Photo of Ray CHARLES





9. SLY AND THE FAMILY STONE – STAND: This 1969 release was significant for two reasons: Keyboardist Rose Stone and trumpeter Cynthia Robinson had integral roles in the band’s success without having to sing lead, very rare for soul at that time. Lyrically, some of Sylvester Stewart’s best work as “Everyday People” was a perfect fit for radio station airplay – and “I Want to Take You Higher” was a magical blending of the group’s talent. Given the band rocks gospel and rolls the funk, the signature moment comes from baritone/bass player Larry Graham, who sets the standard forever when he pops the strings on “Thank You Falletinme Be Mice Elf Agin.”








8. MARVIN GAYE – LET’S GET IT ON: IF Marvin had never done “What’s Going On,” this album would get the justice it deserves as a soul classic. In many ways it was as much as a concept album as the aforementioned, as Marvin takes you in and out of the bedroom, covering the good, bad and ugly of love in just over a half hour. Done over a two year period, it was finally released in 1972. Gaye ‘begs’ through the entire album – and the listener can feel his joy and pain through the eight tracks, from his strut in ‘Let’s Get It On’ to the resignation and melancholy at the end with ‘Just To Keep You Satisfied.’





7. LAURYN HILL: THE MISEDUCATION OF LAURYN HILL: Apart from the multi-talented Fugees (w/Wyclef Jean and Pras Michel) Hill makes her own statement. Released in 1998, the seventy minute epic is lyrically strong and musically tight. Hill covers all the bases, something the Grammy folks apparently agreed on as well. Hill avoids the ‘shallow water’ and gets deep from beginning to end; the title for her project was inspired in part by Carter G. Woodson’s “The Mis-Education of  the Negro.” While the finished product was acclaimed as a hip-hop classic, Hill enhanced the neo-soul genre with tracks like the catchy “Doo Wop (That Thing), and the gritty and powerful ballad “Ex-Factor.” One of the decade’s most important albums – and a winner for Album of the Year in 1998.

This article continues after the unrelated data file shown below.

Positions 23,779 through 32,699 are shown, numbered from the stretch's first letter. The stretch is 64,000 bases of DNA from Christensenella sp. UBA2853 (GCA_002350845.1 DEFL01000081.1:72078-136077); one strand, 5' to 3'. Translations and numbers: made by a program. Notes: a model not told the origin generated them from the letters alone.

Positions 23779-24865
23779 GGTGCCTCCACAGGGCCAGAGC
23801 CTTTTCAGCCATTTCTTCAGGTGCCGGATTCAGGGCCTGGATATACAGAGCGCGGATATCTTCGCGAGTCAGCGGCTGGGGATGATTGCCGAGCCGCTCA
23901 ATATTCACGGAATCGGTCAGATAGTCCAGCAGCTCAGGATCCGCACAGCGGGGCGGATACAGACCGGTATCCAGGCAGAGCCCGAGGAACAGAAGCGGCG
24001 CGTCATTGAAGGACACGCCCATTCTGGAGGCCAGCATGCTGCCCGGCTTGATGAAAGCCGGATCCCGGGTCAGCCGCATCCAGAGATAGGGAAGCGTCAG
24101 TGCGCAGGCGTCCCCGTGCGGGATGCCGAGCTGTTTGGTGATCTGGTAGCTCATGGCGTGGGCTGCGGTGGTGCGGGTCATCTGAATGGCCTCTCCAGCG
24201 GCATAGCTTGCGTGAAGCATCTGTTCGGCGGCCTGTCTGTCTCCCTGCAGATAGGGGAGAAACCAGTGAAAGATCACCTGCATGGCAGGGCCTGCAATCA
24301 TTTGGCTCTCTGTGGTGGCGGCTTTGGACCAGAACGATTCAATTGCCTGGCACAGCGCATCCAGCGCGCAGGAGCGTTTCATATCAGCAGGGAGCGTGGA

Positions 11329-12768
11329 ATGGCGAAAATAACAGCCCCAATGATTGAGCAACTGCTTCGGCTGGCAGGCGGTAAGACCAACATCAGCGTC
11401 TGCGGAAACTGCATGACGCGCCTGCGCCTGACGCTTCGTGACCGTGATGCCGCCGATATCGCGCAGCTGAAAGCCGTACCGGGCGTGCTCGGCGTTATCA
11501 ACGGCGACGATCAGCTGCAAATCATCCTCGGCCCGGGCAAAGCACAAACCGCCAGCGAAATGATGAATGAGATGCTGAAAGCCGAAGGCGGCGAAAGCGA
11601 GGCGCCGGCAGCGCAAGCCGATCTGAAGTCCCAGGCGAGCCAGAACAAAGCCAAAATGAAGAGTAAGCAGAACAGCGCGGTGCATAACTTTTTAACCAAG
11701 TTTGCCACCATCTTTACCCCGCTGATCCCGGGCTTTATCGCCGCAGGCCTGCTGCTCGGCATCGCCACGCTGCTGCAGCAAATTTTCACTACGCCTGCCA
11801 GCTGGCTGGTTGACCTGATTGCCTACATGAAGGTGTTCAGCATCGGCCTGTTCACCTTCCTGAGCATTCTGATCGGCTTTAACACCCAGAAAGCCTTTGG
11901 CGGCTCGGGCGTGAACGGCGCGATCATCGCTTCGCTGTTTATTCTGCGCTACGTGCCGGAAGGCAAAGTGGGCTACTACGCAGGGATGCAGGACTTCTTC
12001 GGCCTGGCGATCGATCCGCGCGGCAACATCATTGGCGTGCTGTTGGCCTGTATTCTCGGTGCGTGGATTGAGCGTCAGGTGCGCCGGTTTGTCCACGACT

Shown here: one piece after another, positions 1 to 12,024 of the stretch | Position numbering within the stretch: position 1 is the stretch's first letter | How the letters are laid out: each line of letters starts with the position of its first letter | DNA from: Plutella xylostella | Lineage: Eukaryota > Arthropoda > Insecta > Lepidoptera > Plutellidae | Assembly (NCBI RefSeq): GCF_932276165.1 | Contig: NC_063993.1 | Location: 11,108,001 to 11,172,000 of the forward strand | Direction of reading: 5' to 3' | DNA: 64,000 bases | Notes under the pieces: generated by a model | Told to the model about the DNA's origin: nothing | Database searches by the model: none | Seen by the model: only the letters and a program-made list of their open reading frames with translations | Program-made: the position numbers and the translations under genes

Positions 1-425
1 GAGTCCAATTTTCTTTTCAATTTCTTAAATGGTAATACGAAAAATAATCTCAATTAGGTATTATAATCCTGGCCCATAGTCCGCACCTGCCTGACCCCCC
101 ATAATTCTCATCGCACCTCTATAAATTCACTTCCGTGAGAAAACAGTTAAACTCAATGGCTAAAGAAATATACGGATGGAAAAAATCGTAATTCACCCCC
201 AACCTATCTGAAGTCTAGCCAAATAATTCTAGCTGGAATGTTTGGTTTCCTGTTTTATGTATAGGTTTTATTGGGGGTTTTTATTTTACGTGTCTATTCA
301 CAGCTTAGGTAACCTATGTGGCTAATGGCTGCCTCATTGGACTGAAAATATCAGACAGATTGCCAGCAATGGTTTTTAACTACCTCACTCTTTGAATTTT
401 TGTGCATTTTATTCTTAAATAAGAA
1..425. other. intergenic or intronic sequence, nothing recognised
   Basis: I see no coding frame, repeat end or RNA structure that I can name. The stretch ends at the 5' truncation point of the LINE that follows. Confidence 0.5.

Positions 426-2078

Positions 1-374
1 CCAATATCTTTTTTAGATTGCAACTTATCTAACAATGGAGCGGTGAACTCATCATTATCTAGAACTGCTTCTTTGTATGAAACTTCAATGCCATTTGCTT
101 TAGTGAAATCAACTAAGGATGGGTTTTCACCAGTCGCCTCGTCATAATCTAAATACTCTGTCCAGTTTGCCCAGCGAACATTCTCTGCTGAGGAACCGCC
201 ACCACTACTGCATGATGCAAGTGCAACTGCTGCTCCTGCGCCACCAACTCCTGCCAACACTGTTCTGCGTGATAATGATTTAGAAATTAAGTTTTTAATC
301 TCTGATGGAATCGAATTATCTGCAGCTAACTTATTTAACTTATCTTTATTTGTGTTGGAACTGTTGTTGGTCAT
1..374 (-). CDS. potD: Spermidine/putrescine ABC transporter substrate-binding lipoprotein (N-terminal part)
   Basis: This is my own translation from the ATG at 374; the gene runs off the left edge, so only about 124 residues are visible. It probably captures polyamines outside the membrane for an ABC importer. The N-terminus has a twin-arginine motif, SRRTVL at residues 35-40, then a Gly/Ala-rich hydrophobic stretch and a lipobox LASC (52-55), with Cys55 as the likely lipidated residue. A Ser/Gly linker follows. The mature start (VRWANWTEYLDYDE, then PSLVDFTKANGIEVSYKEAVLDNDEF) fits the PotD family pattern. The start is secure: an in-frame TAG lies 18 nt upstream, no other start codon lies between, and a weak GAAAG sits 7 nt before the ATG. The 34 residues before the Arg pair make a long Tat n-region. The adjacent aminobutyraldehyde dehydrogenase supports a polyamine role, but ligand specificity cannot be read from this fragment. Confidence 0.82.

6. SADE – DIAMOND LIFE: A willowy siren from the United Kingdom via Nigeria, Helen Folasade Adu showed impeccable timing when the band’s debut effort was dropped in 1984 as club music drowned out the airwaves – by slowing down the groove. Carrying two distinct advantages – lots of great original material (and a nice cover of Timmy Thomas’ ‘Why Can’t We Live Together?’), her buttercream voice and steamy vocals on songs like “Sally” and “Frankie’s First Affair” set the tone for a pattern as Sade makes you feel like she’s singing – to you and you alone. Cool and funky, Sade is a master musician, who was the first of her era to have all her music remixed to suit dance floors as well as jazz clubs. She is the true ‘ginger ale’ of music – because, as she would prove in other works – her style blends with everything!



Next Time – the top five…and some funk to grow on!


Always outnumbered…never outgunned.


Copyright (c) 2016 Michael – Louis Ingram all rights reserved.